I had to guess at the budget for Jon Favreau’s Cowboys & Aliens (7/29), and I figured $120 million is as good a guess as any for what looks like perhaps the most unique blockbuster of the summer as Favs is going back to the Wild West only he’s decided to bring with it attacking aliens. I can’t help but think if this movie is even remotely good it will do gangbusters at the cinema as the cast and content is sure to attract audiences of all ages. From the director of Iron Man and starring Harrison Ford and Daniel Craig, those three factors right there alone bring in an audience. Add aliens, cowboys, explosions, Olivia Wilde and Sam Rockwell and you pretty much convinced the entire movie-going world. Now all that’s left is the question of quality.

I had to also guess at the budgets for these two, but considering their predecessors were each over $100 million I think it’s a safe bet they too eclipsed that mark. I’m talking about the summer’s two big animated features Dreamworks’ Kung Fu Panda 2 (5/26) and Disney and Pixar’s Cars 2 (6/24). The first is a follow-up to a wildly successful first installment while the other is a sequel to what is generally considered to be Pixar’s one misstep. Will Kung Fu Panda 2 repeat its predecessor’s success and will Cars 2 be able to right the original’s wrongs? We’ll know soon enough.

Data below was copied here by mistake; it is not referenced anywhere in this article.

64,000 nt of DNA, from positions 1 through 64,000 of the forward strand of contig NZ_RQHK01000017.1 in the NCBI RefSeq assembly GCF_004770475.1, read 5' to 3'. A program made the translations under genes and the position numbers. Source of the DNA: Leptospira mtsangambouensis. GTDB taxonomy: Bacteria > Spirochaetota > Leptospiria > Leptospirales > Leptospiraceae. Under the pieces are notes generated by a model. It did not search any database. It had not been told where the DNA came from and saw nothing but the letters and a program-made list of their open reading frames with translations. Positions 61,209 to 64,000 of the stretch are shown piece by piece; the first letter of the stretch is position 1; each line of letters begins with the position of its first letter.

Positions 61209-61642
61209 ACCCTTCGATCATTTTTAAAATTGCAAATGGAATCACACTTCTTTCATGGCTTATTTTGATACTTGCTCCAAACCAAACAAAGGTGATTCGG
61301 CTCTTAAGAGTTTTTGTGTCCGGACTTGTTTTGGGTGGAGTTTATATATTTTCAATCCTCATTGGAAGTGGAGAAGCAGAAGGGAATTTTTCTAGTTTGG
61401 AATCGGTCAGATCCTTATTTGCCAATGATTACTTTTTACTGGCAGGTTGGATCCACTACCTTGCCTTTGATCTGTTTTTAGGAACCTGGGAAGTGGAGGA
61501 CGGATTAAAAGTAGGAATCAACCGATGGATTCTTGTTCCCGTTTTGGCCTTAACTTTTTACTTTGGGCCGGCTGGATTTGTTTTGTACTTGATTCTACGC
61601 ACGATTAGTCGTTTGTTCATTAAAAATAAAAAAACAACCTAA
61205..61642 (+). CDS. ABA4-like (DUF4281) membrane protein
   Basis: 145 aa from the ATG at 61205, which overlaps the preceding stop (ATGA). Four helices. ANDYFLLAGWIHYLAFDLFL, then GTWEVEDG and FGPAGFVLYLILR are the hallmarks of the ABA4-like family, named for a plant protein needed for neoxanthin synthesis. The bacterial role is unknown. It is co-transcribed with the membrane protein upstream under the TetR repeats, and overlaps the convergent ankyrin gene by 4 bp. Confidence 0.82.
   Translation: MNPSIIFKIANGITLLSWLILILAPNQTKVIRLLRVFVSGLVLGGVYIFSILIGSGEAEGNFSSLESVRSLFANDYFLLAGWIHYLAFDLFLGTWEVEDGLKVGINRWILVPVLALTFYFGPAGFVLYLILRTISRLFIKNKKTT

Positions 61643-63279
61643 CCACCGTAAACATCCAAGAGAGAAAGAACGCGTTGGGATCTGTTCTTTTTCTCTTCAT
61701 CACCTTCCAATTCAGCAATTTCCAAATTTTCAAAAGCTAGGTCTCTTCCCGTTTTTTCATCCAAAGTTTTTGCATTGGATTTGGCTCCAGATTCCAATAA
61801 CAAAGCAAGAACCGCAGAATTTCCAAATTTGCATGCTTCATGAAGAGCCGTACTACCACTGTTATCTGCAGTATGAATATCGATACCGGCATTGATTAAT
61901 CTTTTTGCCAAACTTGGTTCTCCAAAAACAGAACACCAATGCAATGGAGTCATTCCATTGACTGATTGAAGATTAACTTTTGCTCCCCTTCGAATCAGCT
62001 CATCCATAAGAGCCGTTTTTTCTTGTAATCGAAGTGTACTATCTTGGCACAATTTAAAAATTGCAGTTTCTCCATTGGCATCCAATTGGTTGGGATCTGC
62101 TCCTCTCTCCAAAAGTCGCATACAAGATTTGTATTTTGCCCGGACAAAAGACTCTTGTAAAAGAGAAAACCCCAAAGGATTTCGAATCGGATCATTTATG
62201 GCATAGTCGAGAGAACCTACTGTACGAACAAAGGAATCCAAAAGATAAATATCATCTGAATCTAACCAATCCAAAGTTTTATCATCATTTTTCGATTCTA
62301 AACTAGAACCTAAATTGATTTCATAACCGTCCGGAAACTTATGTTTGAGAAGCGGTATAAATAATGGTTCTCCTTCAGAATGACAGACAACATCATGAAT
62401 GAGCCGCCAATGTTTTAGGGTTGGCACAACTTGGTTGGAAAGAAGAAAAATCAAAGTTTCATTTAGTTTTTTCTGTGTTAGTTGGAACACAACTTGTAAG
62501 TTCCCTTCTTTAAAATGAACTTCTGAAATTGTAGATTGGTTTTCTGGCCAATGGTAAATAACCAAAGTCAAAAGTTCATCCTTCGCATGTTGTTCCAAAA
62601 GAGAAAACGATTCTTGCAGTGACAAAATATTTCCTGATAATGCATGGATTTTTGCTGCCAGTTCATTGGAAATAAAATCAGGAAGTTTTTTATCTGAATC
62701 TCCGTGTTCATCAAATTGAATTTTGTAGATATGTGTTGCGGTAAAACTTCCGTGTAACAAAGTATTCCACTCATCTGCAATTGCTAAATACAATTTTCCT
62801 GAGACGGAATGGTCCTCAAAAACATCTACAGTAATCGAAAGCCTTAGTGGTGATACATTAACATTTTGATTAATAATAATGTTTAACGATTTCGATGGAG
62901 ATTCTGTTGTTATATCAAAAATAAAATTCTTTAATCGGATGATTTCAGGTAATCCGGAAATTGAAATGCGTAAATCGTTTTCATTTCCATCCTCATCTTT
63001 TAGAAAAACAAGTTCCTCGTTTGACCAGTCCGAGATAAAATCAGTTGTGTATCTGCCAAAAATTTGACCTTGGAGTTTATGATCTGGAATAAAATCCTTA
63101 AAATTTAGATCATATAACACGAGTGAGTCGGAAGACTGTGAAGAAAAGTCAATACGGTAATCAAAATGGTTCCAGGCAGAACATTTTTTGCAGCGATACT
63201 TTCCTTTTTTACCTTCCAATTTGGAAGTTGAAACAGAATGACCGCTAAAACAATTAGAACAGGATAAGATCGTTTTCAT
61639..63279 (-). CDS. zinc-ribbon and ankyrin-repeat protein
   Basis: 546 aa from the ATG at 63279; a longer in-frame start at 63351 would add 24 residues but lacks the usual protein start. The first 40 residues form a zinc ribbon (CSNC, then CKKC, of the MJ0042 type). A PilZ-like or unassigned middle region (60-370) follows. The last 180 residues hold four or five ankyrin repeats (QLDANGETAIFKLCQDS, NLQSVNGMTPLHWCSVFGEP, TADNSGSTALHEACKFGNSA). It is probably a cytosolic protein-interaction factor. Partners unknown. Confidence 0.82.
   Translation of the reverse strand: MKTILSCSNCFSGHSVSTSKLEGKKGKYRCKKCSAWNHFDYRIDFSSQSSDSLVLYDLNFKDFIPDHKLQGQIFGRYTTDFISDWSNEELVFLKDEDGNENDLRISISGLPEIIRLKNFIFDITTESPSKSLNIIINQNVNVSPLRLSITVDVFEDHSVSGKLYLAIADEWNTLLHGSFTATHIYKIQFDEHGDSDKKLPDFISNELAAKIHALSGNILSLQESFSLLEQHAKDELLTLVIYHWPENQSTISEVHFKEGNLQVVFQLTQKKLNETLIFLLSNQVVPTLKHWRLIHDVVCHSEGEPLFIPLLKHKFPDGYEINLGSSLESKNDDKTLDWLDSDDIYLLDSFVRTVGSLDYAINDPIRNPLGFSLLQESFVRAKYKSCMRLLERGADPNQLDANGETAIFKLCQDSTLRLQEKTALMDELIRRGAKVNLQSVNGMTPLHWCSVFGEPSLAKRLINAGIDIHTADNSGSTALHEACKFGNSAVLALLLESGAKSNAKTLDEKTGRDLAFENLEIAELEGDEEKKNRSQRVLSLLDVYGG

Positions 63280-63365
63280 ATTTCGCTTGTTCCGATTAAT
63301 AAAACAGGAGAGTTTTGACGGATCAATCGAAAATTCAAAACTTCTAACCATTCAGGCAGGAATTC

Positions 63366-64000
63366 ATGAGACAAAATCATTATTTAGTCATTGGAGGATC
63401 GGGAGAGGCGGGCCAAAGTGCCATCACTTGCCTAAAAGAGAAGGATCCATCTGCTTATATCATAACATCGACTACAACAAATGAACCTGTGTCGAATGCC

The final film of Summer 2011 that I currently have budgeted over $100 million is the one you’ve been waiting ten years for. The eighth and final installment to the franchise that has brought in over $2 billion in domestic box-office receipts. Harry Potter returns for his final battle with Voldemort in Harry Potter and the Deathly Hallows: Part 2 (7/15). I don’t think I need to say much more than merely mention the film’s title to get fans excited, and I wonder, if you aren’t a fan are you also interested in seeing how it all ends? I know I can’t wait.